Magentic or Geomagnetic Storms

A magentic storm, also known as a geomagnetic storm, is described as a disturbance in space weather that then causes a disturbance of the Earth’s magnetosphere, which is temporary and usually lasts anywhere from 24 to 48 hours.

A magnetic storm is usually caused by a solar wind shock that is associated with solar coronal mass ejections, coronal holes, or solar flares. Magnetic storms are also associated with a change in solar wind pressure in the magnetosphere that will increase or decrease depending on the Sun’s activity.

These pressure changes in the solar wind change the electric currents in the ionosphere. Some storms are worse than others, and can cause anything from auroras or even power outages. In 1859 an event that would later be called “1859 solar superstorm” occurred from August 28th until September 2.

Numerous sunspots and solar flares were spotted on the sun which caused a massive CME (coronal mass ejections) to head directly towards Earth. This trip normally takes three to four days to reach Earth but due to the intensity of the storm, it made it within eighteen hours. This was the largest geomagnetic storm ever recorded.

It happened September 1-2 and caused auroras to be seen as far south as Hawaii and Italy. It also caused telegraph wires to short out and even cause fires in some instances. To think what would happen to our technology today if a solar superstorm of this intensity reached Earth is unimaginable.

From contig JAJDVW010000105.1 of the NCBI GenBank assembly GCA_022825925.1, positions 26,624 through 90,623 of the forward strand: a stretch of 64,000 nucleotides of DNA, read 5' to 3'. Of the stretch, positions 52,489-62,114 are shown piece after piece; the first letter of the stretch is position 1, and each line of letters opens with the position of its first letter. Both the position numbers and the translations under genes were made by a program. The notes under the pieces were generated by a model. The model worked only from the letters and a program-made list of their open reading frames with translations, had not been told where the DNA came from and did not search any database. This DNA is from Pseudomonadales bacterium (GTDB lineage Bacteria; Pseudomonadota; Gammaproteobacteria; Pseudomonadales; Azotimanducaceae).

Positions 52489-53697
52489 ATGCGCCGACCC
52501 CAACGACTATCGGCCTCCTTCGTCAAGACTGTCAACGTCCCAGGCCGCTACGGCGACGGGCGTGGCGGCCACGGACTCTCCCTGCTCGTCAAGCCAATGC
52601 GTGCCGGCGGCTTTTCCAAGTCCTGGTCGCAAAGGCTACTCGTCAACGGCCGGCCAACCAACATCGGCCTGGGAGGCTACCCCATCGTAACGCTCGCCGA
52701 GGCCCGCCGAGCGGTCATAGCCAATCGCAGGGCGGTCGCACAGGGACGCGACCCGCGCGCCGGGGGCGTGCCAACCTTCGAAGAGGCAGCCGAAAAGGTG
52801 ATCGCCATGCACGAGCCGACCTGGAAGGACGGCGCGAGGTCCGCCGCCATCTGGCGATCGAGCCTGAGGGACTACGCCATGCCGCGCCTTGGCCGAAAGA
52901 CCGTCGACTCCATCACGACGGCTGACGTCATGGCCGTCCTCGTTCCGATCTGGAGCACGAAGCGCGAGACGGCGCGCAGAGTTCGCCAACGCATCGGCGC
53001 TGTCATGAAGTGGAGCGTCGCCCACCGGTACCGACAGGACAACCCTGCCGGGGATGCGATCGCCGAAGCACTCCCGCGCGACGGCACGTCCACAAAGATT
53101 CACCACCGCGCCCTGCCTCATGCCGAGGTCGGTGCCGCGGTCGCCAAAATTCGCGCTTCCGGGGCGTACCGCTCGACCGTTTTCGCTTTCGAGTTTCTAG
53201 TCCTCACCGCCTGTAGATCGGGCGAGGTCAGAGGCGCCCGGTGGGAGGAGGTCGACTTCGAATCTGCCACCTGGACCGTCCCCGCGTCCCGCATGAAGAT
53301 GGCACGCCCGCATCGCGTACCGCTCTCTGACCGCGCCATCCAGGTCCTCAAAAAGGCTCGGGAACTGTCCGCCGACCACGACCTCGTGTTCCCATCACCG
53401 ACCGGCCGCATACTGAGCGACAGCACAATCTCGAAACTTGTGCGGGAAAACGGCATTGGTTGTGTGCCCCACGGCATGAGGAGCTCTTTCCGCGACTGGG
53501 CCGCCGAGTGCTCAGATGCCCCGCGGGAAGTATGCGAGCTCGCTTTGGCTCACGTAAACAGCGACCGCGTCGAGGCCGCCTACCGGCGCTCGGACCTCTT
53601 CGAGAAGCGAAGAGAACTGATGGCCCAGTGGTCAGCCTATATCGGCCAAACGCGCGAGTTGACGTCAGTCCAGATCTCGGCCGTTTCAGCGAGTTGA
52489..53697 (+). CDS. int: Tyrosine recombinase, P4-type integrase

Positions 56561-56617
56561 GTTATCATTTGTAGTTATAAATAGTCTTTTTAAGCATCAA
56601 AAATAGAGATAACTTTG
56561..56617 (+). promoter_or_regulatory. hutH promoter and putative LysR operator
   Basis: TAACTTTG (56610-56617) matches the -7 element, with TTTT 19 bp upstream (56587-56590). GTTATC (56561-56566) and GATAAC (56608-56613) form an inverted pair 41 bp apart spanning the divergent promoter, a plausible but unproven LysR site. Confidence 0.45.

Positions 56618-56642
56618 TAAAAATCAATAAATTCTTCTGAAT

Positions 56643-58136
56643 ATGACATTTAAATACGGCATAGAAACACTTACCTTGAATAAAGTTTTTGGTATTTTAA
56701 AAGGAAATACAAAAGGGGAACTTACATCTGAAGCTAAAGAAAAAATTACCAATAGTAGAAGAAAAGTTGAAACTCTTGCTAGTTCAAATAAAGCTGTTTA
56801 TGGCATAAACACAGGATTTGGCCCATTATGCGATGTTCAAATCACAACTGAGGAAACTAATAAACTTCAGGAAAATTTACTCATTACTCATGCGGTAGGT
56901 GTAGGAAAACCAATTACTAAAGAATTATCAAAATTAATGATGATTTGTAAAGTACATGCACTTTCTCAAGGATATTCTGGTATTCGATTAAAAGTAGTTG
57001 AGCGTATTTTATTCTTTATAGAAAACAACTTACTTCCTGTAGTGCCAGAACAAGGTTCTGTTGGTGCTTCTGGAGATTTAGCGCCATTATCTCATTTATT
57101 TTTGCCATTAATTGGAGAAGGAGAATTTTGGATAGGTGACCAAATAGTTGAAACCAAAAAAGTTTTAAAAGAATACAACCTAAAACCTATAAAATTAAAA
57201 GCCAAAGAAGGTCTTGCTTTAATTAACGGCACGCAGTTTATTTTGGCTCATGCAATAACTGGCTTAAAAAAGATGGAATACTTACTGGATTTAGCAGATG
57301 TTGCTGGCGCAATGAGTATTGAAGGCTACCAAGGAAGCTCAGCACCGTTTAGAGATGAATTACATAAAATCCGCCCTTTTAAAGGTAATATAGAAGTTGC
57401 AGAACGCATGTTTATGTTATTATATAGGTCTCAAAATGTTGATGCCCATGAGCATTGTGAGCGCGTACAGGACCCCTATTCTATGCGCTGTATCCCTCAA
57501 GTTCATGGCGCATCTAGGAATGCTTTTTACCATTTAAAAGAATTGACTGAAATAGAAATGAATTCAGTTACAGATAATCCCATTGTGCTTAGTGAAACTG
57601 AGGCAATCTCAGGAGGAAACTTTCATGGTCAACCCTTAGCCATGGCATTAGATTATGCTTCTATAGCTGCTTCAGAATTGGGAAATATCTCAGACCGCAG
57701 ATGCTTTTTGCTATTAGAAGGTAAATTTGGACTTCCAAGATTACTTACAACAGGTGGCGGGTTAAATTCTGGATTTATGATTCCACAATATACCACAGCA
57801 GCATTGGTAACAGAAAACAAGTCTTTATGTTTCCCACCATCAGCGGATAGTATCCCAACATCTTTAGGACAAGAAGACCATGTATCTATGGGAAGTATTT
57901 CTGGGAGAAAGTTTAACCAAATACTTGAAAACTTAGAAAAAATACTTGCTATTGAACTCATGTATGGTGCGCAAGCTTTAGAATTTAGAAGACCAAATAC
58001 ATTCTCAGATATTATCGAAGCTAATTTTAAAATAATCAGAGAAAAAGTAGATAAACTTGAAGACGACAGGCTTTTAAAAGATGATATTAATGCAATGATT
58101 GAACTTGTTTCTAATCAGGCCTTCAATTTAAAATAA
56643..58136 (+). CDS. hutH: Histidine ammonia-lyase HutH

Another occurrence of a severe geomagnetic storm happened on March 13, 1989. This storm caused the collapse of the Hydro-Quebec power grid in a matter of seconds and left six million people without power for nine hours, with a great economic loss. Auroras were spotted as far south as Texas with this 1989 storm.

Since the 1898 storm, power companies have taken the initiative to protect against risks of geomagnetically induced currents (GIC) and have developed mitigation strategies. The most recent geomagnetic storm occured on February 26, 2008 when the magnetic fields erupted against the magnetotail and released a massive amount of energy.

This blast launched two huge clouds of proton and electrons, with only one headed towards Earth. When the cloud reached Earth it created vivid auroras in Canada and Alaska. Although these magnetic storms are relatively rare and varied in intensity, one can only wonder what might happen if a storm even stronger than the 1959 solar superstorm should occur.